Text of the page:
column | Postsecondary Learning

Teaching in the Era of Bots: Students Need Humans Now More Than Ever

By Michelle Pacansky-Brock (Columnist)     Apr 25, 2018

Teaching in the Era of Bots: Students Need Humans Now More Than Ever

In recent years, technology has played a significant role in reshaping the landscape of college teaching, and it will surely continue to do so. But the groundswell of artificial intelligence (AI) that surrounds us marks a particularly fragile moment for teaching. In this context, educators must be especially mindful that our uses of technology do not undermine meaningful learning. And doing this requires knowledge about technology and teaching.

That’s because for many students, college is a pathway to prepare for the workforce or improve one’s existing skills to advance a career. But regardless of the reason for attending college, relationships are what make college meaningful to a student, not chatbots.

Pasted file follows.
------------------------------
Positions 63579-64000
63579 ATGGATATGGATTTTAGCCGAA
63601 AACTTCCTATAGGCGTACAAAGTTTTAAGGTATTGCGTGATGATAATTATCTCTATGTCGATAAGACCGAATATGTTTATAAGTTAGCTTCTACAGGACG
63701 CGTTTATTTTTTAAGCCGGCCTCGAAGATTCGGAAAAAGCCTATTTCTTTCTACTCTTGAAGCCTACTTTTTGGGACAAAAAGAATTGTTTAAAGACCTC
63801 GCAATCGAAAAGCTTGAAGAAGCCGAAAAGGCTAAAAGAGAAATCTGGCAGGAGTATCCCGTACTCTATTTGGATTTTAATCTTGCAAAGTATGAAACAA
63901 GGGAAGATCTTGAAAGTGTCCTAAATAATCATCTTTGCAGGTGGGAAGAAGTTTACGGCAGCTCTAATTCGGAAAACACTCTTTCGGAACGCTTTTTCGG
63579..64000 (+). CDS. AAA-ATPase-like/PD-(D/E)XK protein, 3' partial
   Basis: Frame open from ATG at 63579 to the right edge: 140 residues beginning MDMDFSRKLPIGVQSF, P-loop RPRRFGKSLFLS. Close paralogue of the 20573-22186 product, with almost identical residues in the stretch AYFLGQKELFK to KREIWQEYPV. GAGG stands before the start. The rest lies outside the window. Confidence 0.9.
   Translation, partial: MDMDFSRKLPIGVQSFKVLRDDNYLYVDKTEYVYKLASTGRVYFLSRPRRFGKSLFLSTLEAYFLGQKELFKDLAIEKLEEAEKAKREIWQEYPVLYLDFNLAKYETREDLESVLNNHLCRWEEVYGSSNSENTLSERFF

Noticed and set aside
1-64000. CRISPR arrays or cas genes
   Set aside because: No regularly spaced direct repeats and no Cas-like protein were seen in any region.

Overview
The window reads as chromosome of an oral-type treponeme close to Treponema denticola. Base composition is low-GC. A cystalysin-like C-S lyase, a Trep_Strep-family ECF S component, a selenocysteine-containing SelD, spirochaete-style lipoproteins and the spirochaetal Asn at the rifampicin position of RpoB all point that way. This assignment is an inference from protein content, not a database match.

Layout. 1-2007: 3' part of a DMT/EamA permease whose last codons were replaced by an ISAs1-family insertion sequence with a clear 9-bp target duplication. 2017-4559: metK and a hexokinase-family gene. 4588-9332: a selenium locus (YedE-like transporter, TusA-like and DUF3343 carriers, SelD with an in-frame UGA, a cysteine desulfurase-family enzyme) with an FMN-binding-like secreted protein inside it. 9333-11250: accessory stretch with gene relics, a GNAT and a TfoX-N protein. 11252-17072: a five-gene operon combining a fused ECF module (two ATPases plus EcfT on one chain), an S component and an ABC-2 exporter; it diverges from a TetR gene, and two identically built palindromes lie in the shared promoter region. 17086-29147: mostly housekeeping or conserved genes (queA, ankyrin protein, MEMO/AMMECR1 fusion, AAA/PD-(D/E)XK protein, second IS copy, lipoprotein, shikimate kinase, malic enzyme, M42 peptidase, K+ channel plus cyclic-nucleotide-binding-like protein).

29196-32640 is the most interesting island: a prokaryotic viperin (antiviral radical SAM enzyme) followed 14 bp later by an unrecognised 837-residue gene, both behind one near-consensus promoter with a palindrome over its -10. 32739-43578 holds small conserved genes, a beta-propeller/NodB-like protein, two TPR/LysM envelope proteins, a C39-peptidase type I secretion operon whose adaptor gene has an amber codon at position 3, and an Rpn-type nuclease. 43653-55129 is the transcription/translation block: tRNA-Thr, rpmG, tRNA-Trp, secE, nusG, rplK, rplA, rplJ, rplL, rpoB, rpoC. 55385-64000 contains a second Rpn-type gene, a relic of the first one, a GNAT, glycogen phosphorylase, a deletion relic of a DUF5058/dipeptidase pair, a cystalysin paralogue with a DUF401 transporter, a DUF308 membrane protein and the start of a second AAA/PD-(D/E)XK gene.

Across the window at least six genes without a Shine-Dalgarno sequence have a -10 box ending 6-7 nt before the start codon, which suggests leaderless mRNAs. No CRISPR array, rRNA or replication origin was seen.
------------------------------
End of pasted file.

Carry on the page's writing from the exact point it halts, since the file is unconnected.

Findings from the Gallup-Purdue Index, compiled from interviews with 70,000 college graduates, underline this importance of human relationships to students. The Index found six collegiate experiences that are most likely to lead to long-term wellbeing after graduation. Relationships underpin all of the “Big Six” experiences, which include “a professor who made me excited about learning” and “professors who cared about me as a person.”

Meanwhile, research is also being conducted today to understand how chatbots can be used as teaching assistants. In one study, students were not told which of their teaching assistants were humans and which were robots—and findings suggested students struggled to differentiate the two. (I hope I’m not the only one who feels the hair on the back of my neck stand up when I imagine students struggling to tell the difference between a teacher and a chatbot.)